Posts Tagged ‘Chowder’

JT enjoyed a soup similar to this at the Ritz Carlton Toca in Toronto on his birthday and I told him I would replicate it as soon as the Ontario corn was available.
To be truthful, I made this very soup when our dear friends Barb and Kevin (Profiteroles and Ponytails) spent a weekend at the cottage, but I forgot to take photos and I know better than to post a recipe sans photos so I had to make it again, this time with notes and photos! The soup I made for Barb and Kevin used a combination of white corn and fresh Peaches and Cream Corn. The white corn was part of my shopping spree with Chgo John From the Bartolini Kitchens. I didn’t include the white corn in this recipe because I found it too starchy tasting and decided it didn’t enhance the soup at all, so my second attempt used only fresh Peaches and Cream Ontario Corn.
It’s creamed but there is not a spot of cream in it; the inherent texture of the corn makes it velvety smooth and you really don’t need cream at all.
Crab and corn are a match made in heaven and turns this simple soup into a meal, avocado added to anything really ups the ante! We grilled the corn on a charcoal grill to enhance the smoky flavour, but if you can’t grill it, just add it to the pot and cook the kernels a bit longer. Frozen corn also works well in a pinch, but shhhhhh — that’s our little secret!


Creamed corn, avocado, crab and more corn. YUM!

Creamed Corn Chowder with Avocado and Crab

(makes about 3 to 4 cups depending on how thick you wish the soup to be)


  • 2 cloves garlic, finely chopped
  • 1 cup Vidalia onion finely chopped
  • 2 1/2 cups charcoal grilled corn
  • 1 bacon rasher
  • 1 1/2 tsp cumin
  • 1/2 tsp smoked paprika (optional if you can’t grill the corn)
  • 1 tin crab meat with whole legs
  • 1/2 small avocado, in cubes and sprinkled with lime juice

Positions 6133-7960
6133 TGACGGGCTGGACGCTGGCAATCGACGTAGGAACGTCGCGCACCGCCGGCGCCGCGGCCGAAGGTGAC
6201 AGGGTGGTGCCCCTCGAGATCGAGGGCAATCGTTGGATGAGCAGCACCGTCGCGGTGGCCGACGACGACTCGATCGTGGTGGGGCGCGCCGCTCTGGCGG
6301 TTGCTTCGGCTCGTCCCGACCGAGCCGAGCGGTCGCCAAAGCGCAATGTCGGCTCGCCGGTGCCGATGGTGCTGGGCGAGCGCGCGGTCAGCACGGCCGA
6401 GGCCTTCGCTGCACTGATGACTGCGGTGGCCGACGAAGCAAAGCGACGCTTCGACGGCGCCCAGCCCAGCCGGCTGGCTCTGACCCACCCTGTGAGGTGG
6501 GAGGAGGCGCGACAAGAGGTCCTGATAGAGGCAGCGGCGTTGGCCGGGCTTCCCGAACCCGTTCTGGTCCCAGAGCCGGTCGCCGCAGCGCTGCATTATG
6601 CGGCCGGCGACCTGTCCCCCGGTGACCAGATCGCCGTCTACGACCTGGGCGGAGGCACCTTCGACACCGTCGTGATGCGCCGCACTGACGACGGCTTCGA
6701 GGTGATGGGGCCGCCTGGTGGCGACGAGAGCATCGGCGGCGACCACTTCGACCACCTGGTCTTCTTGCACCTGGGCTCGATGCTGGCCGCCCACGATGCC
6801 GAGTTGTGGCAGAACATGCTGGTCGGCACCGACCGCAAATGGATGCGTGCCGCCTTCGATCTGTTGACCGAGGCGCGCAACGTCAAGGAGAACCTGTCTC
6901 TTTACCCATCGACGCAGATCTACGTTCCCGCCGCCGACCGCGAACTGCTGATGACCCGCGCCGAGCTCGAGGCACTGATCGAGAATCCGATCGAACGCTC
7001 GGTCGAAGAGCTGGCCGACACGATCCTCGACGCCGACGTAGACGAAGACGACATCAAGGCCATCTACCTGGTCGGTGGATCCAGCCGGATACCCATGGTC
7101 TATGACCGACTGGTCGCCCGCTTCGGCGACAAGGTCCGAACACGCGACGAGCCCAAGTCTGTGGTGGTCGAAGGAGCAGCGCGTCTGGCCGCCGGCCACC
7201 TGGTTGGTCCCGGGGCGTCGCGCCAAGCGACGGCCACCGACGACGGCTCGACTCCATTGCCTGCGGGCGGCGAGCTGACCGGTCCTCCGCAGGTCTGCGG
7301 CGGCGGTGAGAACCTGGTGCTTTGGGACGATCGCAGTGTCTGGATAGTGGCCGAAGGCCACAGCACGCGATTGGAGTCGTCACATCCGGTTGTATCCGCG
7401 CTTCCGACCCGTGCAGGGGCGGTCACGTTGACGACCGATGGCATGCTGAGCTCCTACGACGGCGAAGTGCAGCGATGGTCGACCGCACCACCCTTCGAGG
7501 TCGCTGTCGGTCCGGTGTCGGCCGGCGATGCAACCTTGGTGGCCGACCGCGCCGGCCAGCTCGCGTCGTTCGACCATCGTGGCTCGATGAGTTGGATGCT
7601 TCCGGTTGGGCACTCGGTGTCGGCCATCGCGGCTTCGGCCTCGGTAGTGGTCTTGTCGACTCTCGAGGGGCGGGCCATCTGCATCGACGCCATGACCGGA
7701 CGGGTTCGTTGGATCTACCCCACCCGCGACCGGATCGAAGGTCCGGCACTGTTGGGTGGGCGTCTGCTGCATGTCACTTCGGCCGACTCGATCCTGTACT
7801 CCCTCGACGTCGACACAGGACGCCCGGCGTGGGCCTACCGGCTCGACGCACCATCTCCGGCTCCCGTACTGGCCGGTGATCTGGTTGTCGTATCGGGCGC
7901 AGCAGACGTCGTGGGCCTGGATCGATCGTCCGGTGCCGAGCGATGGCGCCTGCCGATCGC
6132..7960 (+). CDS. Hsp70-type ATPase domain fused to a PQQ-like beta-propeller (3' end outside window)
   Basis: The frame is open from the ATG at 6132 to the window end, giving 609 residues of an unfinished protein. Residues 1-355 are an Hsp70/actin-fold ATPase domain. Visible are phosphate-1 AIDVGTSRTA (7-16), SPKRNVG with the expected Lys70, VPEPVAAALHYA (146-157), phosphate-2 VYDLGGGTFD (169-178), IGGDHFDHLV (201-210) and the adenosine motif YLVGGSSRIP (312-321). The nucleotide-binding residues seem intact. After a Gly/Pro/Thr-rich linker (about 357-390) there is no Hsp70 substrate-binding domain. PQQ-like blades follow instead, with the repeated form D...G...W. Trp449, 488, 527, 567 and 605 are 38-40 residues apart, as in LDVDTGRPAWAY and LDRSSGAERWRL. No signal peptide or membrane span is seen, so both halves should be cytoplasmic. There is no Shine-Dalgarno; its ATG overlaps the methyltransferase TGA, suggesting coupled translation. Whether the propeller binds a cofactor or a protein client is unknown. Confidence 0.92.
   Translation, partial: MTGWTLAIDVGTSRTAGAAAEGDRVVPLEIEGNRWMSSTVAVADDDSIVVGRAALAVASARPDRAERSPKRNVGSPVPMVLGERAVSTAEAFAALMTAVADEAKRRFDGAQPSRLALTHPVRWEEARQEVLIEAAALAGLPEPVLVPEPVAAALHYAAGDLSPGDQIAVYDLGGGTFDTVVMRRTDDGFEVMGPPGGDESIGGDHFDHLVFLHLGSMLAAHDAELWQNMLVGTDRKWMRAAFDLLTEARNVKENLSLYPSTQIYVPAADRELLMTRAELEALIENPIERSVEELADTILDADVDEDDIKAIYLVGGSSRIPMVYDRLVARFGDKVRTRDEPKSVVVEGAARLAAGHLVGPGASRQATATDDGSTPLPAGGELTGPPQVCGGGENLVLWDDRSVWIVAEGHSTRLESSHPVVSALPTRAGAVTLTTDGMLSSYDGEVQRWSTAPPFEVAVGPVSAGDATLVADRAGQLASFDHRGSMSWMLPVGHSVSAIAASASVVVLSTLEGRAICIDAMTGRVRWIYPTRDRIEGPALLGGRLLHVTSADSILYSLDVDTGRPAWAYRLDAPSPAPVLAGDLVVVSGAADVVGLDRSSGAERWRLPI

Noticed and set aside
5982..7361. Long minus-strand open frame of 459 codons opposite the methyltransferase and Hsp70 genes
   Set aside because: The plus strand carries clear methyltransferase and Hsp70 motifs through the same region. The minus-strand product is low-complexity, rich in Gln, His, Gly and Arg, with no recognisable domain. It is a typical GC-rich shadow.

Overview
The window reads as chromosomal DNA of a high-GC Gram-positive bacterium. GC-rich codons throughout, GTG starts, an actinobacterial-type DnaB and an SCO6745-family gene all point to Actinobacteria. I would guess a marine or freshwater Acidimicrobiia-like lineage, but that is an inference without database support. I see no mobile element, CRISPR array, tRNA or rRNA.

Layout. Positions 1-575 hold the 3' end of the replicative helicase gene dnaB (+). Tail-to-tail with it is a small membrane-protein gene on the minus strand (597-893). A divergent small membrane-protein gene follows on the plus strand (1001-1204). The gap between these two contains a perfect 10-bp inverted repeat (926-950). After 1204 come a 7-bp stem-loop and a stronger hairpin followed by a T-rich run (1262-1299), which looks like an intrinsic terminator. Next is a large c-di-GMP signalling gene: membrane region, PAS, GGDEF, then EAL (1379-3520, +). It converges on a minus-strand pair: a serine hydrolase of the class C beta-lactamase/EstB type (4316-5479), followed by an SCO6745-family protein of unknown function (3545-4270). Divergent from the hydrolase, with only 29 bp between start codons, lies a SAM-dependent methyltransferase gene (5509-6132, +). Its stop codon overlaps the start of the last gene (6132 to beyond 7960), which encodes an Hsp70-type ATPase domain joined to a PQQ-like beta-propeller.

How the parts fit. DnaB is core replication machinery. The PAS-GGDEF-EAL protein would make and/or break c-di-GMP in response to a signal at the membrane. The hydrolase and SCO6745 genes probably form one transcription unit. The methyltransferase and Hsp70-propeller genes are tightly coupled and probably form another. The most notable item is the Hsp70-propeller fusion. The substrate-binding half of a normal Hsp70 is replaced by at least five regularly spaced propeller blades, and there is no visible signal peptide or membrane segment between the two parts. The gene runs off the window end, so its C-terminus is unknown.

• juice of one lime
  • 2-3 tbsp chopped cilantro
  • 500-1,000 mL vegetable or chicken stock
  • 1-2 tbsp olive oil
  • Sea salt to taste


  1. Grill fresh corn on a charcoal grill. Slice off kernels and reserve.
  2. Heat a pan with olive oil and sauté the bacon adding the onions and cooking until translucent, add the garlic, cumin and smoked paprika (if using).
  3. Add all the corn kernels but 1/2 cup (set aside for the garnish)
  4. Add stock and purée until smooth with an immersion blender, adding stock until desired thickness is achieved. Season with sea salt to taste.
  5. Press through a fine sieve.
  6. In a small bowl, combine drained crab, corn, cubed avocado, chopped cilantro and freshly squeezed lime juice. Season with sea salt to taste. Stir well.
  7. Ladle hot soup into bowls and garnish with a generous spoonful of the crab mixture in the centre. Serve with a grilled crostini on a deck over looking the lake. That last bit is optional, but it does enhance the experience.

We eat out on the deck as much as possible.


May I offer you a bowl?

We’ve been spending a lot of time at the cottage this August and I thought I’d share a few of the meals we’ve been enjoying. Cottage is for laid back times, but that doesn’t mean soup out of a can or even ready made products, for me it’s time to really enjoy having time to do things right.


I made a pulled pork Tenderloin in the slow cooker and it provided a variety of meals such as pulled pork flatbread.

The pulled pork recipe can be found here.


A wonderful hors d’œuvres of seared scallop wrapped in Prosciutto on Avocado paste smeared crostini.

Click here. for this tasty recipe.


A nice lunch of deconstructed Caesar Salad, with avocado and Canadian Bacon

Links can be found here and here.


Mulligatawny Soup with Shrimps. This soup transformed itself into BBQ sauce (add vinegar and brown sugar and a dash of soy sauce), and to Shakshuka (a middle eastern tomato based egg dish).

Muligatawny recipe can be found here.
Shakshuka recipe can be found here.
I made the BBQ sauce on the fly, so there is no recipe!